More than a decade ago, in January 2012, in keeping with the United Arab Emirates’ ability to anticipate the needs of its people and the world well in advance, His Highness Shaikh Mohammad Bin Rashid Al Maktoum, Vice President and First UAE Minister and Ruler of Dubai has launched a long-term national initiative to build the country’s green economy.
With the slogan A Green Economy for Sustainable Development fueling the initiative, the UAE today is doing what it takes to be a world leader in this field and become a center for the export and re-export of products and green technologies, while helping maintain a sustainable environment to support long-term economic growth. But what does all this have to do, you might wonder, with the country’s booming property sector? Obviously, a lot.
Last month, in a major announcement from Abu Dhabi-based Aldar Properties, reported by WAM, the property management and investment company pledged to invest 25 million dirhams for energy renovation projects in 13 of its residential communities. The move is expected to reduce utility consumption for landlords and tenants as part of the company’s efforts to make its communities more energy efficient and environmentally friendly.
Reduce carbon footprint
Aldar’s investment will offset 19,000 tCO2 per year and reduce utility consumption by a total of Dh 12 million per year across the 13 communities. The plan was developed in conjunction with the communities’ homeowner associations, which are managed by Provis, Aldar’s property management company. Grfn acts as the energy project management company, while Siemens will carry out the renovation project.
Considered a first-of-its-kind initiative by an Abu Dhabi developer, the company’s investment in its communities comes on top of the announced ambitious portfolio-wide energy management project in early 2022. The project will improve efficiency across a range of Aldar Hotels, schools, commercial, leisure, retail and residential buildings.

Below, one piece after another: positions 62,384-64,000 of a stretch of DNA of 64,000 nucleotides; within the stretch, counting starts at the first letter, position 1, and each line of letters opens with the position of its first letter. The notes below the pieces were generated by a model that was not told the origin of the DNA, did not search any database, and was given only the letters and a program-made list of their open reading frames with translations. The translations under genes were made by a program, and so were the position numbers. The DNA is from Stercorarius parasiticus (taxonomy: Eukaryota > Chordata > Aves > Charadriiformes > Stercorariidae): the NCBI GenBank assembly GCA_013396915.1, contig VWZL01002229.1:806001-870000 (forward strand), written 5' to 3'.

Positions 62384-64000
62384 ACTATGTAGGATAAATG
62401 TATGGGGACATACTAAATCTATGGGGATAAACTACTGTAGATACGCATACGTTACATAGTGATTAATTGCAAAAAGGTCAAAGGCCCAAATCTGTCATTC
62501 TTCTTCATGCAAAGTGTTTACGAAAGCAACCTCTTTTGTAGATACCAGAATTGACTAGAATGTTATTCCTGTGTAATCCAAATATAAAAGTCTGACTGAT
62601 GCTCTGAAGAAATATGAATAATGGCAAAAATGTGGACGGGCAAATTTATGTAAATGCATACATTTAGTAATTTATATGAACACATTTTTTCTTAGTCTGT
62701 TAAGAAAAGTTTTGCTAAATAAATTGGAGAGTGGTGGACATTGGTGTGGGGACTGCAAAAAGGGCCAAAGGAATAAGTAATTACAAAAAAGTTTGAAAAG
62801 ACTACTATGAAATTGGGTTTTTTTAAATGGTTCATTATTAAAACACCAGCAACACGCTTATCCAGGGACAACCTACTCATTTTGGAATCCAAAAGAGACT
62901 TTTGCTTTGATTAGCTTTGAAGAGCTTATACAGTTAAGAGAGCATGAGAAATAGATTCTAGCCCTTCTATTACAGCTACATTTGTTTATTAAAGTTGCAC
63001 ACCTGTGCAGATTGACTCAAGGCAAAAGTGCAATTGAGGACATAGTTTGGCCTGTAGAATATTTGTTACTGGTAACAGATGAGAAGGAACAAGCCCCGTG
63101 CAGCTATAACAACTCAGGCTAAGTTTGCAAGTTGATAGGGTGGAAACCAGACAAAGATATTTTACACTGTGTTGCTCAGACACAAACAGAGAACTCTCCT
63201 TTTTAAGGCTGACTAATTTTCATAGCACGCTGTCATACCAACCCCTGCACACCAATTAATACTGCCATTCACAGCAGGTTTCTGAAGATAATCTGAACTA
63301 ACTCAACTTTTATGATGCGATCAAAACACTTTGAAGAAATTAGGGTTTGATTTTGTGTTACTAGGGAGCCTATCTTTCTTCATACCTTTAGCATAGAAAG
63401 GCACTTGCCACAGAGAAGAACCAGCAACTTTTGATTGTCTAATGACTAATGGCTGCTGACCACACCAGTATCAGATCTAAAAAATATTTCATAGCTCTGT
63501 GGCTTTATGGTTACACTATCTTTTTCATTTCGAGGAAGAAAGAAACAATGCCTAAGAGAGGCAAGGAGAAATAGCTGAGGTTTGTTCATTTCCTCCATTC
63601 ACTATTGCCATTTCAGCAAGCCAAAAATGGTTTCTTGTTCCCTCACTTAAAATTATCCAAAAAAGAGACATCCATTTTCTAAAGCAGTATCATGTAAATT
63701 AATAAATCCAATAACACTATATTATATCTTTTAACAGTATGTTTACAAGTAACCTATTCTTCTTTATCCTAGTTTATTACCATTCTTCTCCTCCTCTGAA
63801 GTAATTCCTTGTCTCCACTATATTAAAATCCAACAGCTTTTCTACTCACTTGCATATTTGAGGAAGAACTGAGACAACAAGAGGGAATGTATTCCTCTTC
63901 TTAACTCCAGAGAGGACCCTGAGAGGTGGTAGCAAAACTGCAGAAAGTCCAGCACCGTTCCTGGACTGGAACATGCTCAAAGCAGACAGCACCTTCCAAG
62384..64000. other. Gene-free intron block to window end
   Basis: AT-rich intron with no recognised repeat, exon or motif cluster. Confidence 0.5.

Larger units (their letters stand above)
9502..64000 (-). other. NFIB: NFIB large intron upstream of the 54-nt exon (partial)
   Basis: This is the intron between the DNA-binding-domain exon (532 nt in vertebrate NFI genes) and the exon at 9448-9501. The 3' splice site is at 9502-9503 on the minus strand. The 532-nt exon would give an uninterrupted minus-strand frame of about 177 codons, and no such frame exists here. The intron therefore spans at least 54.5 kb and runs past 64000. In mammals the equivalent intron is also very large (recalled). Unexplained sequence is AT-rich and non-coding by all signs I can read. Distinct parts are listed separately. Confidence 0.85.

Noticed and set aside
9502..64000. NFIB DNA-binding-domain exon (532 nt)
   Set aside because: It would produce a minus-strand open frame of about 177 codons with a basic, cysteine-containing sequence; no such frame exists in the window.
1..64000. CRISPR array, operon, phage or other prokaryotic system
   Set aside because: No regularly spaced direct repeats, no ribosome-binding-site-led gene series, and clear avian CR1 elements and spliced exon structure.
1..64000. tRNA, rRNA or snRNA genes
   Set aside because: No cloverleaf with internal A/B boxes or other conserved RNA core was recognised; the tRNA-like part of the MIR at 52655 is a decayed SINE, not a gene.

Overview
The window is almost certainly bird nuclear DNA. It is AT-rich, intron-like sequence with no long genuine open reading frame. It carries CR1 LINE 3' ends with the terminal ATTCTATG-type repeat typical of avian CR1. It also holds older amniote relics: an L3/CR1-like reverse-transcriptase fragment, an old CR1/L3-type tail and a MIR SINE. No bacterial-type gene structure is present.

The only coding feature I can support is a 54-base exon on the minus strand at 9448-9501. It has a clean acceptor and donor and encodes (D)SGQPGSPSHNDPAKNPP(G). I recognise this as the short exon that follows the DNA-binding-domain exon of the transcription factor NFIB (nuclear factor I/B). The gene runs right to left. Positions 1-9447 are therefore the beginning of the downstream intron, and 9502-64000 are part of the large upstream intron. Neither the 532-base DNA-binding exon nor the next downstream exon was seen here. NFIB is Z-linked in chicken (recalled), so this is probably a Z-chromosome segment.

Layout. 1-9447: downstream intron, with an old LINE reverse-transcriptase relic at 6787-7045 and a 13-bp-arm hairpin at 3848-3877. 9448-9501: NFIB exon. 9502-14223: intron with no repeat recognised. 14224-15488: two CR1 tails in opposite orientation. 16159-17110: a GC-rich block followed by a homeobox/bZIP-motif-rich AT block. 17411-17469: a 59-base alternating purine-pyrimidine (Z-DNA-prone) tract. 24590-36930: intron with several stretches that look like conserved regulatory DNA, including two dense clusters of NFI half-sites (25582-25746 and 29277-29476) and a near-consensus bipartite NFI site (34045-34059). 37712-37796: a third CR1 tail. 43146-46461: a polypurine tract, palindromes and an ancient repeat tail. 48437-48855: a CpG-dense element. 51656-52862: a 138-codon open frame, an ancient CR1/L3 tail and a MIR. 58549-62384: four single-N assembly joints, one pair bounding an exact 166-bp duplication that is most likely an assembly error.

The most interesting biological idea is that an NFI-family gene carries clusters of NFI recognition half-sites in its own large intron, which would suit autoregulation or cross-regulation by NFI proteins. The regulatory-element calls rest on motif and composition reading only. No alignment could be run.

Commenting on the project, Greg Fewer, Aldar’s Director of Finance and Sustainability, said: “The commitment we have made to reducing the energy consumption of our residential communities reflects the pioneering role we have played in the real estate sector in the region to reduce our carbon footprint. . This project is special because its innovative structure allows for large capital investments in community assets while reducing energy consumption, carbon footprint and community service costs at the same time. We pride ourselves on our team’s ability to plan and execute true win-win solutions that drive our industry forward and add tangible value to owners within Aldar-managed communities.
Aldar’s broader energy management initiative announced in January is expected to reduce consumption by 20% and support the company’s efforts to align its sustainability practices with long-term carbon reduction goals. term of the United Arab Emirates. The renovation project is a key step in the company-wide decarbonization journey to net zero – it will reduce carbon emissions by 80,000 tonnes, electricity consumption by 110 GWh, energy consumption by water of 886,000 m3 and gas consumption of 726,000 m3 per year.